Search Results

You are looking at 1 - 3 of 3 items for

  • Author or Editor: William Halteman x
  • Refine by Access: All x
Clear All Modify Search
Free access

Renae E. Moran, Jennifer R. DeEll, and William Halteman

The relationship of soft scald incidence (SSI) with precipitation, temperature, and fruit maturity indicators in ‘Honeycrisp’ apples was examined using 7 years of data in Maine and 6 years in Ontario, Canada. Relative humidity was also examined in Maine. Soft scald incidence was highly variable from year to year ranging from 1% to 85% in Maine and from 0% to 76% in Ontario. In Ontario, SSI was negatively related to soluble solids at harvest (partial r 2 = 0.50; P = 0.0041) and negatively related to precipitation during 90 to 120 days from bloom (DFB; partial r 2 = 0.28; P = 0.0344). In Maine, SSI was most strongly related to precipitation in the 90 to 120 DFB (partial r 2 = 0.53; P = 0.0001), maximum air temperature 60 to 90 DFB (partial r 2 = 0.21; P = 0.0001), and number of hours when relative humidity was greater than 85% (partial r 2 = 0.11; P = 0.0001).

Free access

Fang Geng, Renae Moran, Michael Day, William Halteman, and Donglin Zhang

The influence of red and blue light wavelengths was tested to improve the initial in vitro multiplication of apple (Malus × domestica) rootstock cultivars Budagovsky 9 (B.9), Geneva 30 (G.30), and Geneva 41 (G.41). Single-node segments were established in semisolid Murashige and Skoog media and then transferred to proliferation media and cultured 40 days under white, red, or blue light irradiance. In a second experiment, G.30 was cultured under red, blue, or white light with and without gibberellic acid (GA3). The three rootstocks responded similarly under white light in terms of shoot number, length of the longest shoot, and the number of elongated shoots. Red light increased the number of shoots, length of the longest shoot, and the number of elongated shoots of B.9 and G.30 when compared with white or blue light. Red light increased the number of elongated B.9 and G.30 shoots to five per explant compared with one per explant under white light. In contrast, shoot growth of G.41 showed no difference under the three light quality treatments, and the number of elongated shoots per explant was less than one. When compared with an absence of GA3, a concentration of GA3 at 0.5 mg·L−1 promoted in vitro shoot growth of G.30 under red and blue light.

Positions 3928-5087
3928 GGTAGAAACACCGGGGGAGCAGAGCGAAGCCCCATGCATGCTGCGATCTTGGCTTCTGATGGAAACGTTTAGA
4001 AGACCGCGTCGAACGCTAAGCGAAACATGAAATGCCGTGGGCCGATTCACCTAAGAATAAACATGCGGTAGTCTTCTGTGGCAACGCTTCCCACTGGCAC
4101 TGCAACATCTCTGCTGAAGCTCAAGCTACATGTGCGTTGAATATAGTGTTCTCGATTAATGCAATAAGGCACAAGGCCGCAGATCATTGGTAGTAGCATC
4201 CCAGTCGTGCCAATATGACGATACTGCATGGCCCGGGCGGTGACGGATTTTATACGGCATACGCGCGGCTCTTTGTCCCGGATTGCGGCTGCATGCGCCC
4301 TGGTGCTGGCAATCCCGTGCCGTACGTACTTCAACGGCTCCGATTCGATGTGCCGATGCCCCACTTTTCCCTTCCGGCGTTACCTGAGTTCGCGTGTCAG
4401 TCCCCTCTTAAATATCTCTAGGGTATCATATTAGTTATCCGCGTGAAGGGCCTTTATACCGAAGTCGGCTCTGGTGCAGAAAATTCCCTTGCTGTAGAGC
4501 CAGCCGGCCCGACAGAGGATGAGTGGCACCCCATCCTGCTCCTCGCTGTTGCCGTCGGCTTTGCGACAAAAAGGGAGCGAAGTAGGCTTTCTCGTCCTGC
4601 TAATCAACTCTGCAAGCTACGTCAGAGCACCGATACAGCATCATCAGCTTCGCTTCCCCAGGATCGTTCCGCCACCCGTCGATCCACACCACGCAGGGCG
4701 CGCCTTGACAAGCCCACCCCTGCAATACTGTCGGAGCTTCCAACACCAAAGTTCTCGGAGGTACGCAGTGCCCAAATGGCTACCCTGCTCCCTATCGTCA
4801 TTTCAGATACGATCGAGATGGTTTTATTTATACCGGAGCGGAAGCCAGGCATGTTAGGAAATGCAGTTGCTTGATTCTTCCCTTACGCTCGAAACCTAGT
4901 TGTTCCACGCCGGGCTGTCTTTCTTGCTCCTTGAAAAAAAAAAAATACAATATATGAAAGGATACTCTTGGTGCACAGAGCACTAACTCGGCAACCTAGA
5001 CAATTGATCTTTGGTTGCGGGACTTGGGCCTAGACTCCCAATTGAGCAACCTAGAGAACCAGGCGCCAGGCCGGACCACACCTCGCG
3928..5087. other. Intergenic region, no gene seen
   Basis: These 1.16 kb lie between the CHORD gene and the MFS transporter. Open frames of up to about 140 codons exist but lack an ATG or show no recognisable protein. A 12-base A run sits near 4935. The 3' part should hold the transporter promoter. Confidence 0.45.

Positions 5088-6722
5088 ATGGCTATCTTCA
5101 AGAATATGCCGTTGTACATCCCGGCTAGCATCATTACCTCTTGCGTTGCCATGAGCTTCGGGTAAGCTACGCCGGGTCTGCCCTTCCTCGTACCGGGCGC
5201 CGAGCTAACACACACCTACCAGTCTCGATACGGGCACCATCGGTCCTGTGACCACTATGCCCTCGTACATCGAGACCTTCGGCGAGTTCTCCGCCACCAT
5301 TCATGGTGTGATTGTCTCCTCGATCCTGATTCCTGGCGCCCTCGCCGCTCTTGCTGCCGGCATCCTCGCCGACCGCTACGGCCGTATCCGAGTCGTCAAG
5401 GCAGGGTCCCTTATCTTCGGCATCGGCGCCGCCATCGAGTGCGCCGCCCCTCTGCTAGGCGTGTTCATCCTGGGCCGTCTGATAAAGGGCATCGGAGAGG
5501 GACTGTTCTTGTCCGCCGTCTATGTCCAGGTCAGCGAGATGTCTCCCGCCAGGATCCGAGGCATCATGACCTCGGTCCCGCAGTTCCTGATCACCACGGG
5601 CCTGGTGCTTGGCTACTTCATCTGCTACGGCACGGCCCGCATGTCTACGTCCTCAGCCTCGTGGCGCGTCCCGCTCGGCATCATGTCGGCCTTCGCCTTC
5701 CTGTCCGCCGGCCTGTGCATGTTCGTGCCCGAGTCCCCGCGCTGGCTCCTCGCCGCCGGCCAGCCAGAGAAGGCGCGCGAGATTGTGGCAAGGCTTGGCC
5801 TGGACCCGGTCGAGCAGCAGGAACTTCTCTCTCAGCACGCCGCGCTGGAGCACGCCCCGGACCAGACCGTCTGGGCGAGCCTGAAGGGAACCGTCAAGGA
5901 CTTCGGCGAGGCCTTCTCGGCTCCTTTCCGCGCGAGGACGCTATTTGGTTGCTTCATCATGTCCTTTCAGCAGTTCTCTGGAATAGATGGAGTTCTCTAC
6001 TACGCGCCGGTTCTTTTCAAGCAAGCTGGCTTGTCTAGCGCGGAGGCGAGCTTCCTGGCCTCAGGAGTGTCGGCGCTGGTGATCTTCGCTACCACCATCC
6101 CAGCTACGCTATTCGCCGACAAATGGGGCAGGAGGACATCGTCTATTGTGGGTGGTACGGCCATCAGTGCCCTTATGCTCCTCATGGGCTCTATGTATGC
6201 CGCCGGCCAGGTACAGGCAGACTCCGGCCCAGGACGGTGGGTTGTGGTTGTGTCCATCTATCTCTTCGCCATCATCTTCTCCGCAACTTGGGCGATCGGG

Free access

Fang Geng, Renae Moran, Michael Day, William Halteman, and Donglin Zhang

These studies were conducted to determine the most effective methods for increasing shoot elongation during the initial proliferation stage of micropropagation in two dwarfing apple, Malus ×domestica (Borkh.), rootstock cultivars. Several experiments were conducted to compare explant collection date, exposure to chilling (5 ± 1 °C) temperatures, and varying concentrations of plant growth regulators in Murashige and Skoog (MS) media. Microshoot growth of ‘Geneva 41’ (‘G.41’) was very low and unaffected by chilling duration from 0 to 8 weeks or by gibberellic acid (GA3) concentration from 0 to 1.0 mg·L−1, but was improved by an additional subculture which increased shoot length from 1 to 15 mm. In ‘Geneva 30’ (‘G.30’), shoot elongation was most affected by date, chilling explants, and by optimizing cytokinin concentration and type. Explant collection date in April increased shoot growth compared with August or November. Microshoot growth of ‘G.30’ was increased by chilling nodal explants for 4 and 6 weeks when explants were collected in August and November, but not in April. Eight weeks chilling was detrimental for explants collected in April, and generally had little or no effect with August and November. The cytokinin 6-benzylaminopurine (BA) increased shoot number to a greater extent than thidiazuron (TDZ) or zeatin (ZT), and was also more effective for increasing shoot elongation with concentrations of 0 to 2.0 mg·L−1. In ‘G.30’, GA3 increased shoot growth at the optimum concentration of BA, but not with lower concentrations. ‘G.30’ microshoots were fewer and shorter with 24-epi-brassinolide (EBR) at concentrations of 0.1 and 1.0 mg·L−1. Chemical names: N-phenyl-N’-(1,2,3-thiadiazol-5-yl)urea (TDZ), 6-(4-hydroxy-3-methylbut-2-enylamino)purine (ZT).